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    • Terra Lain Votaw says:

      That is what I was thinking about while I was reading as well! If McClellan had been would have been in charge the the numbers and results could have changed drastically. Interesting how the “Slow defense” and the “Swift action” plans both lead to a lost.

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  6. dberry20 says:

    Wow I really enjoyed reading this post. I knew that Fredericksburg was a major victory for the Confederacy but I had no idea the margin of victory it was. For the Confederacy to be that outnumbered and still be able to defeat the Union points to the military intelligence of Lee. Lee took advantage of the way the situation played out due to Burnside’s mistakes.

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  7. jamesgerdes says:

    I think the most interesting thing about this battle was Burnside’s refusal to retreat despite being tactically outmatched. He literally attacked an entrenched position after crossing a river. I’m assuming that was covered in the ‘What never to do 101’ class at West Point.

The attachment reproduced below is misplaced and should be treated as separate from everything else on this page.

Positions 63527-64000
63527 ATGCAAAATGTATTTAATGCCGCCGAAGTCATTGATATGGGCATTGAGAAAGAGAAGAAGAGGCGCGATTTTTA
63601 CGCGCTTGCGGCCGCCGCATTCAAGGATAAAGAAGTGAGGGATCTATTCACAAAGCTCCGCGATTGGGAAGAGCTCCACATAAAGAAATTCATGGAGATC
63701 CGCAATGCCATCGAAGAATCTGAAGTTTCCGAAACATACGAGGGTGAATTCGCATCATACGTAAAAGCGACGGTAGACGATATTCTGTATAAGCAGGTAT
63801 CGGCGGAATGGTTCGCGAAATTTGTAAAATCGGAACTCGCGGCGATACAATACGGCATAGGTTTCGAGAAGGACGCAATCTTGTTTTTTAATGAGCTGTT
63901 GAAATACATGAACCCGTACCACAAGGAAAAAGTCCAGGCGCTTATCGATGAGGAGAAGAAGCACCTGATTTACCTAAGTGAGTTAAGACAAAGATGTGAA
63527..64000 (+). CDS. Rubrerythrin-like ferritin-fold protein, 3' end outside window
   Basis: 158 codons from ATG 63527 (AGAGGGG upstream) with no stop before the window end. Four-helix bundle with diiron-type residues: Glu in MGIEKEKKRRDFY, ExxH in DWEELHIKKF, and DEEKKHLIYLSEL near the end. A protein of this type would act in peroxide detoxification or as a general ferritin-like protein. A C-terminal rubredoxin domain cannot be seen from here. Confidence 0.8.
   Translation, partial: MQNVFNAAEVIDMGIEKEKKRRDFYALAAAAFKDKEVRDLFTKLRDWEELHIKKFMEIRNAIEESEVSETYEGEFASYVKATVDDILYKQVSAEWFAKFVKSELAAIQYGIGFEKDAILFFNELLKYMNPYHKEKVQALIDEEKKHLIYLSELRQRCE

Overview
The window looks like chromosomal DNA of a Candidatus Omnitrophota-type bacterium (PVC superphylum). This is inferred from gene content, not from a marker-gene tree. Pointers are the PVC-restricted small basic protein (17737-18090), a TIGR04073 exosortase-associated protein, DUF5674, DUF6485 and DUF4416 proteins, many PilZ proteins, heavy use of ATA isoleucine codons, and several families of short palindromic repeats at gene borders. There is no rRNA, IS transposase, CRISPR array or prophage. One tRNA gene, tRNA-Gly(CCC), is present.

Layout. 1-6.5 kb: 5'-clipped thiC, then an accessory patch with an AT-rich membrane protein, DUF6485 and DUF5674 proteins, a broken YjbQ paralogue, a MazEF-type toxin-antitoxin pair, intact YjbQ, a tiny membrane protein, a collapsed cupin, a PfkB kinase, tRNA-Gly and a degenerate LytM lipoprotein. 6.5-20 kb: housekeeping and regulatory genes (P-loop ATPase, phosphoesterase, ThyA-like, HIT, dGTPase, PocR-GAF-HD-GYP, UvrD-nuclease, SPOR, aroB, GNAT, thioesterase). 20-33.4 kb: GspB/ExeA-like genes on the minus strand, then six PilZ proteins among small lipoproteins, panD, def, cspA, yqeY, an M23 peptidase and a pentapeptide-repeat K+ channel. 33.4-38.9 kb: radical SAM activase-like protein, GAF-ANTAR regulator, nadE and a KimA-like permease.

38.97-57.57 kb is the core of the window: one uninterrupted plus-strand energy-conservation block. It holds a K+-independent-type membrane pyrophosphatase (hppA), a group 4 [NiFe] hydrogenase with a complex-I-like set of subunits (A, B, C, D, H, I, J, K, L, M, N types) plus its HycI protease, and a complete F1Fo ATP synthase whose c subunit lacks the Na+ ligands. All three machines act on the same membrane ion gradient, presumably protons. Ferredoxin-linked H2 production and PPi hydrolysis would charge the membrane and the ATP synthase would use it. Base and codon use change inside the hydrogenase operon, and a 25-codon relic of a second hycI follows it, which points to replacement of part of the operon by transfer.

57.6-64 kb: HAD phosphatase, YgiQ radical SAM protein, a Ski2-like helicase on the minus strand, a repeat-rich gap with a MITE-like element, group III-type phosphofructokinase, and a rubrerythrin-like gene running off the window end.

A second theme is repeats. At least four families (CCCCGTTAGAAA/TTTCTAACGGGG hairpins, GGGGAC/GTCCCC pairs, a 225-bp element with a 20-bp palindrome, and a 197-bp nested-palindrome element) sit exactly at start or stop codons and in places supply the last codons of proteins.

It’s likely that Burnside didn’t want the reputation his predecessor had for being too cautious and instead overcompensated and was too aggressive to the point of rashness. In any case it was a humiliating defeat, mainly because the move he made was so foolish and caused thousands of entirely preventable deaths.

    I think Burnside put a little too much politics into his strategy.

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  8. moonsierra says:

    I agree that Burnside’s poor military strategy was a major factor in the Union’s loss, and I would add that it was also the success of a defensive Confederate strategy that helped gain the victory. I remember we discussed in class when we debated about General Lee that when he relied on a defensive strategy he was much more successful. The Battle of Fredericksburg is clear evidence of that. The Northern forces had such poor leadership for an extended period of time, that if Lee had forced the North to follow his army into the South, like Burnside did, the South probably would have had more overwhelming successes for a greater amount of time. Did you come across any more instances of Burnside’s ineffective strategy? Are there any primary sources from soldiers that describe how they felt about him? How soon after this battle was Burnside replaced?